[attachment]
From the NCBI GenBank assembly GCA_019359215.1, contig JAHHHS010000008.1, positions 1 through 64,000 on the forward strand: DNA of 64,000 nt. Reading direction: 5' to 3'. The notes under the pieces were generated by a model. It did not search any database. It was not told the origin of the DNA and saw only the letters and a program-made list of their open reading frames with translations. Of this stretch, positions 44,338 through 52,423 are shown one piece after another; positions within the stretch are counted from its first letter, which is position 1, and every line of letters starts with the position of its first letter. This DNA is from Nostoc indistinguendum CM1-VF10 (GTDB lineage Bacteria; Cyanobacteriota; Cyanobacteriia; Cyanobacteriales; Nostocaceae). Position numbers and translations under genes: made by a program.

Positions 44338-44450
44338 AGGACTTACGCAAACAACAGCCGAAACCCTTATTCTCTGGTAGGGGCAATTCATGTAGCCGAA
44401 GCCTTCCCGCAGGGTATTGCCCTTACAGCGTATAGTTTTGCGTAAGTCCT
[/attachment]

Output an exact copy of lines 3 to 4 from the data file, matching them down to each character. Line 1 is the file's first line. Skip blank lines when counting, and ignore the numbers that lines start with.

44338 AGGACTTACGCAAACAACAGCCGAAACCCTTATTCTCTGGTAGGGGCAATTCATGTAGCCGAA
44401 GCCTTCCCGCAGGGTATTGCCCTTACAGCGTATAGTTTTGCGTAAGTCCT